Component Based Software Engineering
Why Component based Software Engineering?
- CBSE increases quality, especially evolvability and maintainability
- CBSE increases productivity
- CBSE shortens development time
- Component-based software engineering (CBSE) is an approach to software development that relies on software reuse.
- CBSE emerged from the failure of object-oriented development. Single object classes are too detailed and specific.
- Components are more abstract than objects and classes. Thus, they can be considered to be stand-alone service providers.
- CBSE requires knowledge, careful planning, and methodological support.
CBSE and design principles
- Components are independent
- Component implementations are hidden
- Communication is through well-defined interfaces
- Component platforms are shared and reduce development costs.
- Component trustworthiness – how can a component with no available source code be trusted?
- Component certification – who will certify the quality of components?
- Property prediction – how can the emergent properties of component compositions be predicted?
- Component Dependability – how do we handle components which depend on other components or systems to work properly
The CBSE process
- When reusing components, it is essential to make trade-offs between ideal requirements and the services actually provided by available components
- This involves:
–Developing outline requirements
–Searching for components then modifying requirements according to available functionality.
–Searching again to find if there are better components that meet the revised requirements.
- Define the domain to be investigated.
- Categorize the items extracted from the domain.
- Collect a representative sample of applications in the domain
- Analyze each application in the sample.
- Develop an analysis model for the objects.
- Component qualification
- Component adaptation
- Component composition
- application programming interface (API)
- development and integration tools required by the component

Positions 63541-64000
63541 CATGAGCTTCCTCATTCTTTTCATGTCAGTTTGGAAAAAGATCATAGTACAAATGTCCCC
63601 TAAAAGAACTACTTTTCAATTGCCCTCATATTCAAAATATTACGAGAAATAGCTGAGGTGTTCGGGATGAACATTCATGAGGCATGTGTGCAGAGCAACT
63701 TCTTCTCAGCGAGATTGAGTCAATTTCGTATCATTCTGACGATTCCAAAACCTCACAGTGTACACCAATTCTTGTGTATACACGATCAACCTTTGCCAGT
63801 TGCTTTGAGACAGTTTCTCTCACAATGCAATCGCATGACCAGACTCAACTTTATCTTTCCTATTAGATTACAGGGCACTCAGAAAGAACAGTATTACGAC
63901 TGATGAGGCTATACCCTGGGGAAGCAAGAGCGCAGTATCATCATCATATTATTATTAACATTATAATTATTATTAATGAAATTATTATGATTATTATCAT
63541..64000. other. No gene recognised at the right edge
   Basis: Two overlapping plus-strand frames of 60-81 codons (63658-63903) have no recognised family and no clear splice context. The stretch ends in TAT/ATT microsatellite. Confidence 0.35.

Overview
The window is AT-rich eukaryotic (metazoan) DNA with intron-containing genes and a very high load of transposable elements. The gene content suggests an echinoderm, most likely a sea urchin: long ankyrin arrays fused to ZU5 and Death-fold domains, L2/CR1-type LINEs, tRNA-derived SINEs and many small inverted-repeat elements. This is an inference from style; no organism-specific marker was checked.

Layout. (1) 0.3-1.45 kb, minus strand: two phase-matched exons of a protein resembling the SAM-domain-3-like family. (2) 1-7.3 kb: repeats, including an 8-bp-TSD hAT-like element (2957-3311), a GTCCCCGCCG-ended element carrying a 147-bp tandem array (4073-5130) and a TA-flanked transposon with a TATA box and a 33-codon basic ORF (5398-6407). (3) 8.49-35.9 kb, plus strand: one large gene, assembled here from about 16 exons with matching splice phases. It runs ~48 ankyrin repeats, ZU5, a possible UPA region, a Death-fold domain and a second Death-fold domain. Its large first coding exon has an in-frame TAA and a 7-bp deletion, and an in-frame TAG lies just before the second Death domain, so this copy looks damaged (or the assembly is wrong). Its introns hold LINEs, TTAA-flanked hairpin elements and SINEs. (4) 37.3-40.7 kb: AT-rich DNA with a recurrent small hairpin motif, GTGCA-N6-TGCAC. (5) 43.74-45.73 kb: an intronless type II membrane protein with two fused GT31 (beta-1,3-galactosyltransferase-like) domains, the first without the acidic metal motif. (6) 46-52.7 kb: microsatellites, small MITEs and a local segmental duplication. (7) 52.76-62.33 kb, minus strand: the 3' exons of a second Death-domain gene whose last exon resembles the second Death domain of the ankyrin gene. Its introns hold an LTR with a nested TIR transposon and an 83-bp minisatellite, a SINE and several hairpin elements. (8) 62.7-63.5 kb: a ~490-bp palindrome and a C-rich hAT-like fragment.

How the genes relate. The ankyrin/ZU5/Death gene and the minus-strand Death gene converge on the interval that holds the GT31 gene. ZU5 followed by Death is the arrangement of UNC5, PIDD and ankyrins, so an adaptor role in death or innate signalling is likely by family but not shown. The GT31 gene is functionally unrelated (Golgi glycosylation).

- run-time requirements including resource usage (e.g., memory or storage), timing or speed, and network protocol
- service requirements including operating system interfaces and support from other components
- security features including access controls and authentication protocol
- exception handling
The implication of easy integration is:
- resource management have been implemented for all components in the library
- data management exist for all components
- interfaces within the architecture and with the external environment have been implemented in a consistent manner.
- An infrastructure must be established to bind components together
- Architectural ingredients for composition include:
–Data exchange model
–Underlying object model
Managing quality in CBSE
- Approach A: left to the designers
- Approach B: model provides standardized facilities for managing qualities
- Approach C: component only addresses functionality, quality in surrounding container
- Approach D: similar to C, but container interacts with platform on quality issues
Common features of component models
- Infrastructure mechanisms, for binding, execution, etc
- Binding (design time, compile time, …)
- Mechanisms for communication between components
- Discovery of components
- Announcement of component capabilities (interfaces)
- Development support
- Language independence
- Platform independence
- Analysis support
- Support for upgrading and extension
- Support for quality properties